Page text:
Dwight Garners issues what we will take as the highest compliment:
“It’s a big and sustaining pile of—as I’ve heard it put about certain people’s fried chicken—crunchy goodness.”
To make Sullivan’s ties to down-home Americana a bit more literary, Garner lights a candle to Miss O’Connor herself:
“Most of the essays in Pulphead are haunted, in a far more persuasive way, by what Mr. Sullivan refers to with only slight self-mockery as ‘the tragic spell of the South.’ The book has its grotesques, for sure. But they are genuine and appear here in a way that put me in mind of one of Flannery O’Connor’s indelible utterances. ‘Whenever I’m asked why Southern writers particularly have a penchant for writing about freaks,’ O’Connor said, ‘I say it is because we are still able to recognize one.’”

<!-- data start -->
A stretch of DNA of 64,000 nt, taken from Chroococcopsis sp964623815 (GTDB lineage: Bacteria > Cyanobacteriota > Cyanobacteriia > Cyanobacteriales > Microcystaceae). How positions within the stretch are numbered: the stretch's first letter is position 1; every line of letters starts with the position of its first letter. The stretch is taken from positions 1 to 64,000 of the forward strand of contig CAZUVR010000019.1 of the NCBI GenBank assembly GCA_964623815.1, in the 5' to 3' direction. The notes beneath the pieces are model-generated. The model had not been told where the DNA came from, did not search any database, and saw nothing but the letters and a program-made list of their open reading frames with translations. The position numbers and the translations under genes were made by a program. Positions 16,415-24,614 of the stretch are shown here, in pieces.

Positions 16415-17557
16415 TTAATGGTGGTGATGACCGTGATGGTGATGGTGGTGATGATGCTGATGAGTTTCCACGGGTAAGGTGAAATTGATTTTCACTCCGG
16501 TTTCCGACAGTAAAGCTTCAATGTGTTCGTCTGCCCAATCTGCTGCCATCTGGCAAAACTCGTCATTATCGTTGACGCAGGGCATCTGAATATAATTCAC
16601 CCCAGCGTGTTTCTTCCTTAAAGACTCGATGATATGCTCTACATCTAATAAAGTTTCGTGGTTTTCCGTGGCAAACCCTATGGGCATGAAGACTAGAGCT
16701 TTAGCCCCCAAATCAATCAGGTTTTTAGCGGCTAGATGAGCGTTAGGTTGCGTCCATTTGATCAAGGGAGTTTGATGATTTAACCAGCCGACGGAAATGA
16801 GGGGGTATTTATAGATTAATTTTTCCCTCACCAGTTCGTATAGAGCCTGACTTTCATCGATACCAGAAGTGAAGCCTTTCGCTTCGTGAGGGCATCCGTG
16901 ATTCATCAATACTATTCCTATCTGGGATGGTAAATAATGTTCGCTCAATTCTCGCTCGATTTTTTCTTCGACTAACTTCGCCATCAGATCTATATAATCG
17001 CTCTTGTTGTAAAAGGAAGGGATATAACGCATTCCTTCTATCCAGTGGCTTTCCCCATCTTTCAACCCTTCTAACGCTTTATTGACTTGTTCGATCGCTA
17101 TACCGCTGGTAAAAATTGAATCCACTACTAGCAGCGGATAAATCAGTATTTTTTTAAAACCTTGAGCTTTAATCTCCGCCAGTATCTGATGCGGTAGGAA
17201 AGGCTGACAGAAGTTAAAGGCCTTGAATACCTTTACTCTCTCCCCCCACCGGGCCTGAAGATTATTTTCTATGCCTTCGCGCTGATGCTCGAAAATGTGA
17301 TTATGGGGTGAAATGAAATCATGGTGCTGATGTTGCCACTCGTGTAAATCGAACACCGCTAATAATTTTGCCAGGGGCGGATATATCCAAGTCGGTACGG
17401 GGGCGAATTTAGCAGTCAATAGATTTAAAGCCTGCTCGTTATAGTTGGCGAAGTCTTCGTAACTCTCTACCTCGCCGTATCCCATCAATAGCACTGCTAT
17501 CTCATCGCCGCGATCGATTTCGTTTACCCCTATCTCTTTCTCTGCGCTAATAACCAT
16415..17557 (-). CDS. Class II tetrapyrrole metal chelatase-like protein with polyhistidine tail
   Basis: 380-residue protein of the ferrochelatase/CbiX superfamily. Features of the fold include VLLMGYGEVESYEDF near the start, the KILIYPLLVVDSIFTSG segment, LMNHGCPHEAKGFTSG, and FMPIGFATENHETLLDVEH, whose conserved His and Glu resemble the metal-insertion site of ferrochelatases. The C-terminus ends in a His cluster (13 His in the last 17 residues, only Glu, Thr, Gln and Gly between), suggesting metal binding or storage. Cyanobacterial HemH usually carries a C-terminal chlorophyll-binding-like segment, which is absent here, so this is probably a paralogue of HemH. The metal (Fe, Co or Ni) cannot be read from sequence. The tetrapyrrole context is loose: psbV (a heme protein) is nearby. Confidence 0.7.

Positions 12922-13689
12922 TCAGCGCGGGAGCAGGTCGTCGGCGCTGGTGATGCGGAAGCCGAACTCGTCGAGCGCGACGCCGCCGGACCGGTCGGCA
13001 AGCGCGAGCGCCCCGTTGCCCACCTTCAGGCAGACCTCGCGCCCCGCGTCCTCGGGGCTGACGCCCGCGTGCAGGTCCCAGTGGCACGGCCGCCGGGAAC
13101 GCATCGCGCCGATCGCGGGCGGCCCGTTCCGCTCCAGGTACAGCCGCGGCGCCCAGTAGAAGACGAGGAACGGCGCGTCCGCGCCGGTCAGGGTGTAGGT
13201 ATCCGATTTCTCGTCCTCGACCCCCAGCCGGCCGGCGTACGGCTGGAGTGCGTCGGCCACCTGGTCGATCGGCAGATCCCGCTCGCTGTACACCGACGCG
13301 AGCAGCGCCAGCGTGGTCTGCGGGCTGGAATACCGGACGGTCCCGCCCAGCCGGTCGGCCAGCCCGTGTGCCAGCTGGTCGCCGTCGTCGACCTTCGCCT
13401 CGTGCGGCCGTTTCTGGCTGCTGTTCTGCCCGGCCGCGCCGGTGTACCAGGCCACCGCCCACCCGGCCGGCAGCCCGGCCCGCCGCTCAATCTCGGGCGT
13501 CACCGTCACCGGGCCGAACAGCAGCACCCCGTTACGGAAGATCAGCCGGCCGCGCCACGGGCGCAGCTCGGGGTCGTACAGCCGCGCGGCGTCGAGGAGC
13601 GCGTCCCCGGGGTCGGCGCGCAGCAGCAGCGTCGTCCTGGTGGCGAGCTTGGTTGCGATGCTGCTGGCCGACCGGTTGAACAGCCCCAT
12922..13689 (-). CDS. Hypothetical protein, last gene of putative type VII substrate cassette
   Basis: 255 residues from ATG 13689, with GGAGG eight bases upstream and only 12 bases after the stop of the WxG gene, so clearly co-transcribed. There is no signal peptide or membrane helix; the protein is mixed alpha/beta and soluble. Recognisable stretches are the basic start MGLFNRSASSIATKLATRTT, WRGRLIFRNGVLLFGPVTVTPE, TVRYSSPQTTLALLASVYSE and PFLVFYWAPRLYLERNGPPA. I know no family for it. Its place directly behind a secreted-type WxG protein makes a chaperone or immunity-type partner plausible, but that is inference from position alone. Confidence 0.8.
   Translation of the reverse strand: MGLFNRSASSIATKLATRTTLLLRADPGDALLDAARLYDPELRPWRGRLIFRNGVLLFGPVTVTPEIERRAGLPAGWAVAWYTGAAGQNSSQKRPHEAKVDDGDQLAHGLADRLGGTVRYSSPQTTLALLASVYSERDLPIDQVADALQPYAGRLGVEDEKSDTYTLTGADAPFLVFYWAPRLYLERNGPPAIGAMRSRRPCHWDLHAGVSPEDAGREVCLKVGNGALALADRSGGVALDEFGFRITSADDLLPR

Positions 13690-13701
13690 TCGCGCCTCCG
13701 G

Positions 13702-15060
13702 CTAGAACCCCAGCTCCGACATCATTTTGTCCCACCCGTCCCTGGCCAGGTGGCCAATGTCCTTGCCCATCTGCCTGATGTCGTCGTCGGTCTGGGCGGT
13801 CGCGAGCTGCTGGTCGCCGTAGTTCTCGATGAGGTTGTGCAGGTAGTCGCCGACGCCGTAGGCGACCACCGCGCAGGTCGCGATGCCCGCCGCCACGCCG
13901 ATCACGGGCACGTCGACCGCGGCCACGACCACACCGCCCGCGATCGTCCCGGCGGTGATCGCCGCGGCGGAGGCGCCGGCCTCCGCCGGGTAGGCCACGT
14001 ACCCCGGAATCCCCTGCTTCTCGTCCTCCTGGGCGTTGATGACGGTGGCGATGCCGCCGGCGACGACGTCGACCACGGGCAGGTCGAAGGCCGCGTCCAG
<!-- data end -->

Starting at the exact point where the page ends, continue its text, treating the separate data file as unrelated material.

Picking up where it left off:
Read the entire review at the New York Times.